Scientists at Australia’s peak government science agency, the CSIRO, have developed an innovative new coating that could be used to improve medical devices and implants. It was inspired by the life-giving goo that is thought to be have been the origins of all life.
The CSIRO’s blog explains:
The incredibly ancient group of molecules that make up the goo – known as prebiotic compounds – have been studied intensively since their discovery several decades ago. For the first time, Australian researchers have uncovered a way to use these molecules to assist with medical treatments.
The polymer coating could protect against infection and rejection for a range of medical implants such as bone replacements, catheters and pacemakers, according to lead researcher Dr Richard Evans.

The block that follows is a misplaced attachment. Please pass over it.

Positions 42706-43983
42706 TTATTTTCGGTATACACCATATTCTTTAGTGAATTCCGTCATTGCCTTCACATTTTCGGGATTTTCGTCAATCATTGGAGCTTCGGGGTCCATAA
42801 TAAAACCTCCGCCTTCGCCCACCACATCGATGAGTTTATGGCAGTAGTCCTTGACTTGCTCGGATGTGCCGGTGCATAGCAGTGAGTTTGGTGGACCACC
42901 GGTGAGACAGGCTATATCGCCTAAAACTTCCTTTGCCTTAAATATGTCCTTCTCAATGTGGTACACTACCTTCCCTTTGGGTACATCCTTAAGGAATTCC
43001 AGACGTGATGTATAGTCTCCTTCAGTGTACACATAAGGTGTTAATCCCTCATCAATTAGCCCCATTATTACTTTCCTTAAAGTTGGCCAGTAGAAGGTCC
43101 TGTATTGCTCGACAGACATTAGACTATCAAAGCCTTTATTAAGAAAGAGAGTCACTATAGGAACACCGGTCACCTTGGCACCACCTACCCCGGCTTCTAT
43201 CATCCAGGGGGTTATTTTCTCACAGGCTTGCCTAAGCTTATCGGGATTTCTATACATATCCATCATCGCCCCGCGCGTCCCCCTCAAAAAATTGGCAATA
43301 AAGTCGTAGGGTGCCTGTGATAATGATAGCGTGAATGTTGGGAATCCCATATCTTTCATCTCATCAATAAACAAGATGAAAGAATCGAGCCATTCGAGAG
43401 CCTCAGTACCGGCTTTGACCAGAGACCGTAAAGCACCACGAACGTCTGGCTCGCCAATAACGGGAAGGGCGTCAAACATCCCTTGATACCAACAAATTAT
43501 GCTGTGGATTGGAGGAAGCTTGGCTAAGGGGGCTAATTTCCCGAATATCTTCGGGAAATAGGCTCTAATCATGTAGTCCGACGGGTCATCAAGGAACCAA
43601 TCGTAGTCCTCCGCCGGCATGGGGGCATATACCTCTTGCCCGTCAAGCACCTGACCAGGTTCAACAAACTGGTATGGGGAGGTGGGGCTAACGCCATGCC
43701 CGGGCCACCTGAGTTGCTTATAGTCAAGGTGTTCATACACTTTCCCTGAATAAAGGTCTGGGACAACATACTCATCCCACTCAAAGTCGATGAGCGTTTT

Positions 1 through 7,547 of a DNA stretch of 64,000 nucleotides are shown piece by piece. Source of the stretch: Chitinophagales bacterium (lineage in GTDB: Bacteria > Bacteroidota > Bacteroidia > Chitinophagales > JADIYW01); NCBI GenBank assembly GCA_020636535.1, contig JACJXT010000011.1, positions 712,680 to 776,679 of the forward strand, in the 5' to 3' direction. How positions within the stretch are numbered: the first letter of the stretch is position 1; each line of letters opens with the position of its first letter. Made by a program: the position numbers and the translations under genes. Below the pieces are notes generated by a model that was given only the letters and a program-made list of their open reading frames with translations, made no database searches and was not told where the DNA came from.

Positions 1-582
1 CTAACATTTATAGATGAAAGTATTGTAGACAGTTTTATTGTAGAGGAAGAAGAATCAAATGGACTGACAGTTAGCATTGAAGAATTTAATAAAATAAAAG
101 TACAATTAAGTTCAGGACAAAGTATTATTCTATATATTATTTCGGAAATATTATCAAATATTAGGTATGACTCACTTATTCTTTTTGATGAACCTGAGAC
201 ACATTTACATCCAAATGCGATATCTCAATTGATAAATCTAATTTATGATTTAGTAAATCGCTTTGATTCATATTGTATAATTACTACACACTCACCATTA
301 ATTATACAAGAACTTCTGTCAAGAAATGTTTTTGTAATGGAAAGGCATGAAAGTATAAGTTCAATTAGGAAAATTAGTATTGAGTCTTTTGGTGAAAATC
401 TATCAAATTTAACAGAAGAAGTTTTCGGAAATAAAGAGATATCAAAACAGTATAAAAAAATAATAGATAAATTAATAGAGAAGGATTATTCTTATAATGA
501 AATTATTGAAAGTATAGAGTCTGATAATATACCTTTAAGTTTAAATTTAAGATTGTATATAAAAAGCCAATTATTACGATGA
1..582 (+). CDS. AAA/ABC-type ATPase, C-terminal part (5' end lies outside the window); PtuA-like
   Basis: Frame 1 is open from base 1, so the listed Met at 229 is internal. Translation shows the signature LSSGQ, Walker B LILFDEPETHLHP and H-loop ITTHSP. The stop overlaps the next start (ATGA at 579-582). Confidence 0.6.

“The non-toxic coating is adhesive and will coat almost any material making its potential biomedical applications really broad,” Richard said.
Prebiotic chemistry, or chemical evolution, is the study of the chemistry required for producing the key molecules that eventually led to the origin of life. It had its origins with American chemist Stanley Miller whose famous spark experiment using methane, hydrogen and ammonia that produced complex organic compounds such as amino acids.
The CSIRO team’s work has been published in the journal Nature where the authors explain its significance.
The focus of prebiotic chemistry has always been on understanding the chemical origin of life and thus has remained highly fundamental research. The application of prebiotic chemistry and specifically prebiotic polymers to material science has not been reported.
Originally published by Cosmos as Primordial life-giving goo inspires new medical implant technology
Bill Condie is a science journalist based in Adelaide, Australia.
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